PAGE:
Our ocean our future

By Marian-Gauna Bulamaibau. World Oceans Day has been celebrated annually on the 8th of June since 2002. As the challenges faced by our oceans continue to grow, so does the need for novel solutions and the people driving them. While Covid-19 and social distancing are changing how we recognize our blue planet this year, the need for action is perhaps more important than ever.

Brilliant underwater marine life in a marine reserve of Yasawa Islands, Fiji.

The theme of UN World Oceans Day 2020 is “Innovation for a Sustainable Ocean.” Innovation—relating to the introduction of new methods, ideas, or products—is a dynamic term, and one that is fundamentally filled with hope. The oceans are our life force, essential to our survival and are responsible for making conditions on Earth suitable for us to live in. Our rainwater, drinking water, weather systems, and climate are all ultimately provided and kept in balance by the oceans. We rely on them as a major source of food we eat, and they produce the majority of the oxygen that we breathe.

This year's theme is especially relevant in leading up to the UN Decade of Ocean Science for Sustainable Development, uniting conservation action to grow the global movement calling on world leaders to protect 30% of our blue planet by 2030. By safeguarding at least 30% of our land and ocean through a network of protected areas, we can help ensure a healthy home for both marine and human life.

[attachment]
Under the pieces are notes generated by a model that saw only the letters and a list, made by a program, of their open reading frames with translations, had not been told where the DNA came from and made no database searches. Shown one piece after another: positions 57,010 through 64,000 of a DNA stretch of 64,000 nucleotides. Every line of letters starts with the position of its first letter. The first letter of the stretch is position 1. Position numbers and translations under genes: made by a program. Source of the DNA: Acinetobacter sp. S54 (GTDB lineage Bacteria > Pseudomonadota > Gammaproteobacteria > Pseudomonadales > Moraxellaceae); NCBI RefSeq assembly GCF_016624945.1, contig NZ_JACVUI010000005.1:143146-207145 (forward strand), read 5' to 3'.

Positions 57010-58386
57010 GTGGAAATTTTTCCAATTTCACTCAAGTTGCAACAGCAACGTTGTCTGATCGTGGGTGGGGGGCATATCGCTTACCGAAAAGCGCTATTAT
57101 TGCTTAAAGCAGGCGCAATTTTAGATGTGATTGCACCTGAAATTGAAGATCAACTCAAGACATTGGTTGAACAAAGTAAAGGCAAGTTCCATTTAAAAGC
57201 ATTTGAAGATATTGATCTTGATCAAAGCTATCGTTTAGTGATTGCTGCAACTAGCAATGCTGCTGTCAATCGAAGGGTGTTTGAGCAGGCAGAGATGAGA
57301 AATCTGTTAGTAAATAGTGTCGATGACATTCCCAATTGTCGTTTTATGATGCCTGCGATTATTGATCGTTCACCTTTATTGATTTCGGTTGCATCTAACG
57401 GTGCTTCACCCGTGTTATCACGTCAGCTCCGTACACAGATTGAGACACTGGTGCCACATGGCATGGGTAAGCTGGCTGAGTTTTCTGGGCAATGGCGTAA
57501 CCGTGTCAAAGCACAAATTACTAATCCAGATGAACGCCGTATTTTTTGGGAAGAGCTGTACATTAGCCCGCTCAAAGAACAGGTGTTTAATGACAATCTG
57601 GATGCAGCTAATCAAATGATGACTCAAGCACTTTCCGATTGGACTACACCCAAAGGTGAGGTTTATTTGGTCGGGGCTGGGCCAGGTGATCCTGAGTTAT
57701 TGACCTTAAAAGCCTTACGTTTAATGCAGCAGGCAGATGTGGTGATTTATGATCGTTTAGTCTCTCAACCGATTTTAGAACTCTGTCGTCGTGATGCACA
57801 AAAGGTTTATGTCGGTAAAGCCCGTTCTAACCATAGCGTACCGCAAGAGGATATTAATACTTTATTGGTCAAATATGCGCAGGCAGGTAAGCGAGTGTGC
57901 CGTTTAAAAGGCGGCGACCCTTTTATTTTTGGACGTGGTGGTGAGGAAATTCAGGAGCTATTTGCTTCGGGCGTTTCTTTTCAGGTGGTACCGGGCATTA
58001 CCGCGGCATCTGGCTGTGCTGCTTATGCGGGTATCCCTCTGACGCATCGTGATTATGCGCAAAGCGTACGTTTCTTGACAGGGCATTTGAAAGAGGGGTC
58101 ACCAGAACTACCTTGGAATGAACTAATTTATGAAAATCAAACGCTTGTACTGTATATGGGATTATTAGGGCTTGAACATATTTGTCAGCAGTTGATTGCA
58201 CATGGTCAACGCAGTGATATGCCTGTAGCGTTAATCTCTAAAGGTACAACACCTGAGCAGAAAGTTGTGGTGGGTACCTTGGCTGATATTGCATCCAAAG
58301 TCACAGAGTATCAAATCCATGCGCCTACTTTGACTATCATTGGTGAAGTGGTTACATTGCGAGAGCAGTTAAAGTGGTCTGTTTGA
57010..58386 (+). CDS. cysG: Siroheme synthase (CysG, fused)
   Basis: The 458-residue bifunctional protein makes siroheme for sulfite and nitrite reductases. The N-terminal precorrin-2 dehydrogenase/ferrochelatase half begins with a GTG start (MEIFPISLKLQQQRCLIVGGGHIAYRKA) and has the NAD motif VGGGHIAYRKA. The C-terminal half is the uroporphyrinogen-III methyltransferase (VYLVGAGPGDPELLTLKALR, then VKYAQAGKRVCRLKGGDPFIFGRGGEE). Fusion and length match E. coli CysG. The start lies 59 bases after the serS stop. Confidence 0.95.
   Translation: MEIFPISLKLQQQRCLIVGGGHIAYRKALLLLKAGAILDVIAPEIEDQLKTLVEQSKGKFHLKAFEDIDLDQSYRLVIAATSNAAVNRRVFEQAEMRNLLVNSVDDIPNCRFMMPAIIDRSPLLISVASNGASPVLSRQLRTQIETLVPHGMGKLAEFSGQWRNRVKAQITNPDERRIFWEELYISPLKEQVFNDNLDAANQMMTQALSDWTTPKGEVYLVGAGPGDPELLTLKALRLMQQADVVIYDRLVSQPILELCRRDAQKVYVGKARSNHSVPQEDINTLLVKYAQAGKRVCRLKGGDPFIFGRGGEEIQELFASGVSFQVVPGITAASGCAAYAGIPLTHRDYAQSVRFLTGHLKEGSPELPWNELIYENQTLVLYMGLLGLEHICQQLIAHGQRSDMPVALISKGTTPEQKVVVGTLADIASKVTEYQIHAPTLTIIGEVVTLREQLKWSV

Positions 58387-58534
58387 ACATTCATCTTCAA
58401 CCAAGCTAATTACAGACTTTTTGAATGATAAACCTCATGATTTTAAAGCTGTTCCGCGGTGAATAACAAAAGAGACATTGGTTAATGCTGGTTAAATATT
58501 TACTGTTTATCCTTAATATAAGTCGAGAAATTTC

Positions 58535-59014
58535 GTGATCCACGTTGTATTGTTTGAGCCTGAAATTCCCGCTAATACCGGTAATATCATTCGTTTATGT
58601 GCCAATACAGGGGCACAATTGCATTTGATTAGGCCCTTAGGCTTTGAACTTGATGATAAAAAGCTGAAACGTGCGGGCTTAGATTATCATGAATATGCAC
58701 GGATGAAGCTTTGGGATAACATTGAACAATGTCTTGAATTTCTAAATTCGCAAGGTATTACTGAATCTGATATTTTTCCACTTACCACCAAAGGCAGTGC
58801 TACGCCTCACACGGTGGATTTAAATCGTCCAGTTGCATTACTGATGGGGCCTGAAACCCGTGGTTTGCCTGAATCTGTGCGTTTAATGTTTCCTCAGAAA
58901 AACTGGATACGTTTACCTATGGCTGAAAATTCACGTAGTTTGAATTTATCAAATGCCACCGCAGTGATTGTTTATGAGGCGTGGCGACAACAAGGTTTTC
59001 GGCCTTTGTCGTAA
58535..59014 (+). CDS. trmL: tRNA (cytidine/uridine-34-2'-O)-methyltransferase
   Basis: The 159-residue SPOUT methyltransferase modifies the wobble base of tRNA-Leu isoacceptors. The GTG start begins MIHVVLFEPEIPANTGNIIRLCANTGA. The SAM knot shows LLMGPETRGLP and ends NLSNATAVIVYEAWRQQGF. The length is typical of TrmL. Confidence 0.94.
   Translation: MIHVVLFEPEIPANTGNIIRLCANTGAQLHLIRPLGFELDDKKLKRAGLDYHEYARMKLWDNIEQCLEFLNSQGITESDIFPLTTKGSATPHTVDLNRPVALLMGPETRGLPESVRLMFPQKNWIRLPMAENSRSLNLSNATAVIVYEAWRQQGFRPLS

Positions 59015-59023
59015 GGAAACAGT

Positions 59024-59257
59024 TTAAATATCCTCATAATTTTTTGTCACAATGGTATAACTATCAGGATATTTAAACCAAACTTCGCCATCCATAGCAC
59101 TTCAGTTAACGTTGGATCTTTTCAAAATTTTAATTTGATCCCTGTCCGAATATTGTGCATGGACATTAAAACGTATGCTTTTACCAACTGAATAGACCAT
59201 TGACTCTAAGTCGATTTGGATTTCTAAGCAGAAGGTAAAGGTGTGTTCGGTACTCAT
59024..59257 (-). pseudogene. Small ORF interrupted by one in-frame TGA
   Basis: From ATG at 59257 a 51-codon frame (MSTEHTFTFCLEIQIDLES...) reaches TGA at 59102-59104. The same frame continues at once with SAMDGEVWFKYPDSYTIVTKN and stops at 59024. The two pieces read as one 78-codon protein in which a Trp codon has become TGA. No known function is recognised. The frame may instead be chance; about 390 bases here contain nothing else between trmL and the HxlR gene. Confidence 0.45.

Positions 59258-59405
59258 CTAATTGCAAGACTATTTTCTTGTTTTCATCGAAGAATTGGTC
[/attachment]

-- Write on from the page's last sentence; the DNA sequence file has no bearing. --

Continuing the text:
As countries across the world grow concerned about the continuous deterioration of resources in our oceans owing to pollution, overfishing, ocean acidification, climate change and now, the Covid-19 pandemic ---ocean conservation must remain a priority.  Marine biodiversity is critical to the health of people and our planet. Effective management of marine protected areas need to be well resourced and proper regulations are to be put in place to reduce overfishing, marine pollution and ocean acidification. IUCN and its members and partners from Governments, Non-government organisations, civil society organisations and other stakeholders are diligently working together to safeguard our oceans.

Taking action to protect our ocean is not a one-time thing, it is our everyday responsibility. There is no one simple fix to these problems, but by having a greater understanding, taking small actions, and making small changes, we can all help to keep our oceans healthier and more sustainably innovative for our future.


Marian is the Acting Senior Marine Project Officer and Project Assistant for the IUCN Oceania Marine Programme.

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